SOLOMON Water Chief Executive Officer (CEO), Ian Gooden has refuted recent statements published on Island Sun on “Minister Tovosia accused of ‘misinforming’ parliament on water situation in Honiara” by Alfred Sasako 3 September 2019 as – misleading.
Gooden said he was disappointed that his personal correspondences with Frank Short was somehow obtained, selectively edited and used by Alfred Sasako to tarnish the integrity of the Minister of Mines, Energy and Rural Electrification Bradley Tovosia as well as Solomon Water.
“Solomon Water appreciates the strong relationship the Board and executive have with the Minister and his staff, and sincerely apologises to the Minister for the misinterpretation of my statements,” Gooden said yesterday.
“I call on Sasako and Short to get their facts right before going to the media, and not distort facts for their own purposes,” he added.
Chairman Carson Korowa said that while freedom of speech in this country is important, it is also prudent and responsible for media to check their facts before publishing them and not distort the truth.
“Solomon water communications team are always happy to answer any questions or clarify matters relating to Solomon Water,” Korowa said.
He added the ongoing shutdowns at Kongulai following heavy rain will continue until a new treatment plant for Kongulai is operational in mid 2021.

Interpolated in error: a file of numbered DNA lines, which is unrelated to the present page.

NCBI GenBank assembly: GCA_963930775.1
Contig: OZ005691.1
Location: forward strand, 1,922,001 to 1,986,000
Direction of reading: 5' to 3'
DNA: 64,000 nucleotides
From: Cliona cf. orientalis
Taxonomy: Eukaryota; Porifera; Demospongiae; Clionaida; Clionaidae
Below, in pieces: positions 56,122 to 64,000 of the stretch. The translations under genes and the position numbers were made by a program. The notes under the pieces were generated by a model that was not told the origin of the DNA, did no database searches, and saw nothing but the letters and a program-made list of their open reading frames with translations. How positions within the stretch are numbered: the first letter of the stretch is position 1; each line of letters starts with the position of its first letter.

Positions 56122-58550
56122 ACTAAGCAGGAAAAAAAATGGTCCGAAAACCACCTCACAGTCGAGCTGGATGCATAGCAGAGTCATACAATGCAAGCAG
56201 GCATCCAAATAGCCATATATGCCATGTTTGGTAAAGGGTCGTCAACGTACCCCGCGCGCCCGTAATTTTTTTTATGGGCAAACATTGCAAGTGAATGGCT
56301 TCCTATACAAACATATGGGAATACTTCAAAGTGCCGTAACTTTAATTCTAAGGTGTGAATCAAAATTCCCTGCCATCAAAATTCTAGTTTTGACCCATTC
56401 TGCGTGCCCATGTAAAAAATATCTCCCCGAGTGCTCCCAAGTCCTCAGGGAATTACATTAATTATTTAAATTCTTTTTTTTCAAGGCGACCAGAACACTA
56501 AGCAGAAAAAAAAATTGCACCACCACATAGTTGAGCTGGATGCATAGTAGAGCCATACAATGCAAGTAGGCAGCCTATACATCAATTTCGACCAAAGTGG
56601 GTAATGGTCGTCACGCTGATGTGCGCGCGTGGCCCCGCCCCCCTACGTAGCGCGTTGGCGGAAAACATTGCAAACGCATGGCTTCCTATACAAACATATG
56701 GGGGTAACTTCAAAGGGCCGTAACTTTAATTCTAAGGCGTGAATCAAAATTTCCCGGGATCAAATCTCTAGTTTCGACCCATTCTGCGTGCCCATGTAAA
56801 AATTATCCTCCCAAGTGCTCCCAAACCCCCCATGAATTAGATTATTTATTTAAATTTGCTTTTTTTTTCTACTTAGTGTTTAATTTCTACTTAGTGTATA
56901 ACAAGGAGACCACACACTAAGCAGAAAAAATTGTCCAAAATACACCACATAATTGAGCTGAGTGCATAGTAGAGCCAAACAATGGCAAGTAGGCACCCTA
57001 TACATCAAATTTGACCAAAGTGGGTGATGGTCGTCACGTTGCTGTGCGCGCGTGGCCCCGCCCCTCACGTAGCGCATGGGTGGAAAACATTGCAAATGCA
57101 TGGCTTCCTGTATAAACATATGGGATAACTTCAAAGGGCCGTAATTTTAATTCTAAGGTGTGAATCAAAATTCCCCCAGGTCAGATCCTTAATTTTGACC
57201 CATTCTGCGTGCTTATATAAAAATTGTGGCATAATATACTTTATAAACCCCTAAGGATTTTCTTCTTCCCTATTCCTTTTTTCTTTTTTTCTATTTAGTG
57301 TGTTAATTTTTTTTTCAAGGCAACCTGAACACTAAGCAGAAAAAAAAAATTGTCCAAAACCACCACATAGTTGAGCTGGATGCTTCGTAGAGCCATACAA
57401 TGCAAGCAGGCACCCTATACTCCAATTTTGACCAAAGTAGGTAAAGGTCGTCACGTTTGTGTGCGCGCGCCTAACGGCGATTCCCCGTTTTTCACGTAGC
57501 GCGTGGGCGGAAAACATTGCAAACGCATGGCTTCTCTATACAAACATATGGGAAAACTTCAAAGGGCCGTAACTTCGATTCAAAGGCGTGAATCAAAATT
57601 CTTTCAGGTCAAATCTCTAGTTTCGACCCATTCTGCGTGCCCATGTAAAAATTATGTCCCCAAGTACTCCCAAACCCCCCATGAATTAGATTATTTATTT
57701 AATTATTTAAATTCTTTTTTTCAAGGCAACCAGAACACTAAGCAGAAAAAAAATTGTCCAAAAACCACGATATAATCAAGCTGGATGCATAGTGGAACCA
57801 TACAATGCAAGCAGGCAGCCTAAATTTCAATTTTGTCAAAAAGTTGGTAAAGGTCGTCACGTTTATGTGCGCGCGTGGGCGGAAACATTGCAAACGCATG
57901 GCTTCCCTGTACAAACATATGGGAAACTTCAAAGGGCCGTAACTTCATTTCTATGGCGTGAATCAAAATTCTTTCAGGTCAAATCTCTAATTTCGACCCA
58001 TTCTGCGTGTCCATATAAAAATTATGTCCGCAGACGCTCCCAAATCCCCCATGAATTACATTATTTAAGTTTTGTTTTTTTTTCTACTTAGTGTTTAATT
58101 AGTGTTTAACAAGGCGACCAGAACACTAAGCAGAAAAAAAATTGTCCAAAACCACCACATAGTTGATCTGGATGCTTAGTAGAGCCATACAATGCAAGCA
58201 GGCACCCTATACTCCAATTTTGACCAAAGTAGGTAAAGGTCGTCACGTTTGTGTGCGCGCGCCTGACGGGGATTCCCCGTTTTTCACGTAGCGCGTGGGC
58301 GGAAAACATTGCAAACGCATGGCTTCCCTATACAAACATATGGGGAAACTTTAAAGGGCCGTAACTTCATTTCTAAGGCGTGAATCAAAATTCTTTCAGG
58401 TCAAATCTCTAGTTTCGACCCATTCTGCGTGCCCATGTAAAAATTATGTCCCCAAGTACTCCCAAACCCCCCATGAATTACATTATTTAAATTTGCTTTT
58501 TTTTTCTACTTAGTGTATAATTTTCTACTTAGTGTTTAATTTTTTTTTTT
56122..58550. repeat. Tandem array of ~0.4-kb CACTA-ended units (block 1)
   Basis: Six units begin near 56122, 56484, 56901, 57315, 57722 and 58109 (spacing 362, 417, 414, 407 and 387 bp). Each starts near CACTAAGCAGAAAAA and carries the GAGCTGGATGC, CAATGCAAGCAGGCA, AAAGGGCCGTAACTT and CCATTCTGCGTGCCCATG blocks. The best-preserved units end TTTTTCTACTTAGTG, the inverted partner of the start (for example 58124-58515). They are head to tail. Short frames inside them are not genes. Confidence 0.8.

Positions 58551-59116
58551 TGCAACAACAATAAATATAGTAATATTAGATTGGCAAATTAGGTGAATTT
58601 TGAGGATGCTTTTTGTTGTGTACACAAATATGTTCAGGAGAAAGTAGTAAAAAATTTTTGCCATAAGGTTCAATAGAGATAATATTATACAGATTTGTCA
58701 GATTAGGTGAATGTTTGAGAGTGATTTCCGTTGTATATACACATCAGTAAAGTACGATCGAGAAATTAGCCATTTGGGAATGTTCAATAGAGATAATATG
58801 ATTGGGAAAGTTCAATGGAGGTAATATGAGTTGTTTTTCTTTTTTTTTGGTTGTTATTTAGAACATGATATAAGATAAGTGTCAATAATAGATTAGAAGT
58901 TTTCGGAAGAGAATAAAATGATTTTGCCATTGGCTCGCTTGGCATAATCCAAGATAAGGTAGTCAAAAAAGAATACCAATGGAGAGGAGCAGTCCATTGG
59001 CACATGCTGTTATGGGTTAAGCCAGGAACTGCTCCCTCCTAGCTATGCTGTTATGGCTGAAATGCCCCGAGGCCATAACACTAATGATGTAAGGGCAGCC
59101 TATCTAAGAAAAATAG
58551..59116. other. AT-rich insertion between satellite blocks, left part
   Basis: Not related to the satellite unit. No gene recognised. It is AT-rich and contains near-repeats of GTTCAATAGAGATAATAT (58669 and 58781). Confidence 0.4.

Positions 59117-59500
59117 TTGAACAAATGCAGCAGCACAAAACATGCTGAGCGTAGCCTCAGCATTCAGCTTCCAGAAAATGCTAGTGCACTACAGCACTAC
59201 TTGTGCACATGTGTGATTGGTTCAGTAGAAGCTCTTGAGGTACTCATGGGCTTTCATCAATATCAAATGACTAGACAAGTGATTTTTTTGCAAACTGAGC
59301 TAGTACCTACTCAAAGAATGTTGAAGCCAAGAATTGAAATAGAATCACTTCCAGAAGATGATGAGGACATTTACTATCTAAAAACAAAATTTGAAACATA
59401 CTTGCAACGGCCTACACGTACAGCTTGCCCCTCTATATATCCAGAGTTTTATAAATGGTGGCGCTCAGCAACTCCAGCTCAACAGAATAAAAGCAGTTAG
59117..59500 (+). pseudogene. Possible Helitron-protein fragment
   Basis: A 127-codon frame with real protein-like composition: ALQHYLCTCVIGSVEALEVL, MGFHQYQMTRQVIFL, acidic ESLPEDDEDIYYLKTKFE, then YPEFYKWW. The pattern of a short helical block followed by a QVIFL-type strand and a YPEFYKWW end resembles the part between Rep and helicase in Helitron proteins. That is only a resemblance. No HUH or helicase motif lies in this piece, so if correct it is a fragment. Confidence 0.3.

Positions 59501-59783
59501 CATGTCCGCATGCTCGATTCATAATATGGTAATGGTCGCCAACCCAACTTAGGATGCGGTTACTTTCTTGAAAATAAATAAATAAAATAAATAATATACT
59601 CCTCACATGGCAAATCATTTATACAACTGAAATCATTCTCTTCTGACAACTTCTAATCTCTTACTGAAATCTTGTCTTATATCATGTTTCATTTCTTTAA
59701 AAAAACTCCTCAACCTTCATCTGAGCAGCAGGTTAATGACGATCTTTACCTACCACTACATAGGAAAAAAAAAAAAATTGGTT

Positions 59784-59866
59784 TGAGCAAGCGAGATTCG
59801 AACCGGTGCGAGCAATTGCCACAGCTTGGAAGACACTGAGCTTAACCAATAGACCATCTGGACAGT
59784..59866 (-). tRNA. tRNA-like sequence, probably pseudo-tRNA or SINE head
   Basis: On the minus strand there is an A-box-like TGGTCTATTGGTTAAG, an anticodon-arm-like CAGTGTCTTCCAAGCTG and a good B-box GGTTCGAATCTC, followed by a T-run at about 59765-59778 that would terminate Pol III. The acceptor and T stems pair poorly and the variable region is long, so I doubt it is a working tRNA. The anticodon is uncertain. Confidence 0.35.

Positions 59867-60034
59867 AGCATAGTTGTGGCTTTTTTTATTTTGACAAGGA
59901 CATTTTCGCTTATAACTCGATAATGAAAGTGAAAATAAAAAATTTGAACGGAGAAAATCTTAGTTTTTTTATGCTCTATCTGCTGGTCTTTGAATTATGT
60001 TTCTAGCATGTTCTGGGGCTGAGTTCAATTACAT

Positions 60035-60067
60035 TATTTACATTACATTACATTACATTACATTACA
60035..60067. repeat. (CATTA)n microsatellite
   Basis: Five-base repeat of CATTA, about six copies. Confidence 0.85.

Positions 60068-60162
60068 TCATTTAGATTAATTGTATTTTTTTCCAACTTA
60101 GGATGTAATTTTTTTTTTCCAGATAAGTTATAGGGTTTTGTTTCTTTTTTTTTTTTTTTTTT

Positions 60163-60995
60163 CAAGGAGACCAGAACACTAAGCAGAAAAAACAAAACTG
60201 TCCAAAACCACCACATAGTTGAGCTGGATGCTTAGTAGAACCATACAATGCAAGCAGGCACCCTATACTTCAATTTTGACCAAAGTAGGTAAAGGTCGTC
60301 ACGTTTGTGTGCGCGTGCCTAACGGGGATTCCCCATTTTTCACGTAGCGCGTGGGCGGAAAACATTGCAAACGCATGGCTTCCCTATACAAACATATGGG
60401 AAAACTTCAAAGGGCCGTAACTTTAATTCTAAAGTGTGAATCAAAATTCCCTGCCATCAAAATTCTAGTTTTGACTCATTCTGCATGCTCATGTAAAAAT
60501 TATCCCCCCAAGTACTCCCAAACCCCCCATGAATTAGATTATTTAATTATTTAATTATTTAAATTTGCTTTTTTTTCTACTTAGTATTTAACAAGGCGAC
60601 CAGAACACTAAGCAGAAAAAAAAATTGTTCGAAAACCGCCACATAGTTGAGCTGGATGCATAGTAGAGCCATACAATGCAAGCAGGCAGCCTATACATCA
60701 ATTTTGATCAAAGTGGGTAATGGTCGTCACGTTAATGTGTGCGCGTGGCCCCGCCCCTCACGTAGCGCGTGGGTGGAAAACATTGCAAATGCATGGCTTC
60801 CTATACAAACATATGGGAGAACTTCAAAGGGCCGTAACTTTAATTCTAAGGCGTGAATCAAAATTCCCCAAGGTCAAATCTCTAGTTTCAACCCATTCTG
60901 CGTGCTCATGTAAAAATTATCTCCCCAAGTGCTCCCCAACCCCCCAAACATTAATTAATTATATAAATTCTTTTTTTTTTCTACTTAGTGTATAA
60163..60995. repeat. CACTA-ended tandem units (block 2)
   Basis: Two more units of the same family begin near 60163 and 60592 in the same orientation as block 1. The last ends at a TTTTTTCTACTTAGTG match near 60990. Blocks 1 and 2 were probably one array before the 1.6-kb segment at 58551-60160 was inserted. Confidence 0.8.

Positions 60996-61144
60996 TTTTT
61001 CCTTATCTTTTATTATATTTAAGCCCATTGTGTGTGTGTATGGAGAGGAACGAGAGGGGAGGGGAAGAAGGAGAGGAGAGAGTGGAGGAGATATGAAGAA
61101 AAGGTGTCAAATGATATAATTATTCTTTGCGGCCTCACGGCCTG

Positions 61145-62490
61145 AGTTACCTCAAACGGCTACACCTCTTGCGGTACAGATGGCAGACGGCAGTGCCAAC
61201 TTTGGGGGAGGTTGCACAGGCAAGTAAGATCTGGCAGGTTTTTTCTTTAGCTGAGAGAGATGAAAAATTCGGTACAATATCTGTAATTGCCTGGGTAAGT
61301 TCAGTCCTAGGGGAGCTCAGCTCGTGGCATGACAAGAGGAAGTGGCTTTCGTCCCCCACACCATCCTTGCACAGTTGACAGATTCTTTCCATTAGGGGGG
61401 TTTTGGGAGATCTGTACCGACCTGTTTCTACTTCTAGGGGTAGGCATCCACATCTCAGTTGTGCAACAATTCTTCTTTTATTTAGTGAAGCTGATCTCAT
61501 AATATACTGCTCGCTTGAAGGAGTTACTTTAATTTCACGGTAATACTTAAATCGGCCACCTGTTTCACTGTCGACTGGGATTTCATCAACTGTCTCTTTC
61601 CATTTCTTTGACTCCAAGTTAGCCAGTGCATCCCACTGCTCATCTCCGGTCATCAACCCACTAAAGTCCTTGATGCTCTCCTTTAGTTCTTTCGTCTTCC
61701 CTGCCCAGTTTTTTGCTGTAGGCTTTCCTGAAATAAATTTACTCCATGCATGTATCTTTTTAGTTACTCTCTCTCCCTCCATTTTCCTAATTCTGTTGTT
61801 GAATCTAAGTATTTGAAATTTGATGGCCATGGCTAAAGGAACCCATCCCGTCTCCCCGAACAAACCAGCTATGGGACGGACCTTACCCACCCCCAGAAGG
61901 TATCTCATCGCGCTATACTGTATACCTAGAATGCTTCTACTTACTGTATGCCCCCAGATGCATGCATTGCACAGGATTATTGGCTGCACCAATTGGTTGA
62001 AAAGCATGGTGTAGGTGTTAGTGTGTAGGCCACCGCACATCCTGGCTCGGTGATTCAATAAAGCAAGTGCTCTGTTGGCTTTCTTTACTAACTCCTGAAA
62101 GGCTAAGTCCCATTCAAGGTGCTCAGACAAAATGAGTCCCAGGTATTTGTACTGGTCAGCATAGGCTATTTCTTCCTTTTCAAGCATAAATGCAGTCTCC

“The plant is currently at the design stage and the construction cost will be about $120 million,” he explained.
In the meantime, he said Solomon Water is working to improve the water supply for Honiara through rehabilitating the White River bore field and investigating drilling bores in other locations in Honiara to provide more water at a cost of about $14 million.
“We are seeking funding support from Government for these works as we do not have enough money to fund them ourselves and they do not qualify for donor funding.
“We are anticipating approval by donors and Government of around $570 million at the end of September for water and wastewater projects in Honiara as well as water projects in Auki, Noro, Tulagi, Gizo and Munda.
“Solomon Water has also identified Lungga River as a long term source of water for Honiara and feasibility studies for the plant have been completed.
“The plant will cost about $400 million and is currently not funded by the above programme.
“We are seeking further support from Government and donors for this project as this will assist with the ongoing water issues and the upcoming South Pacific Games in 2023.”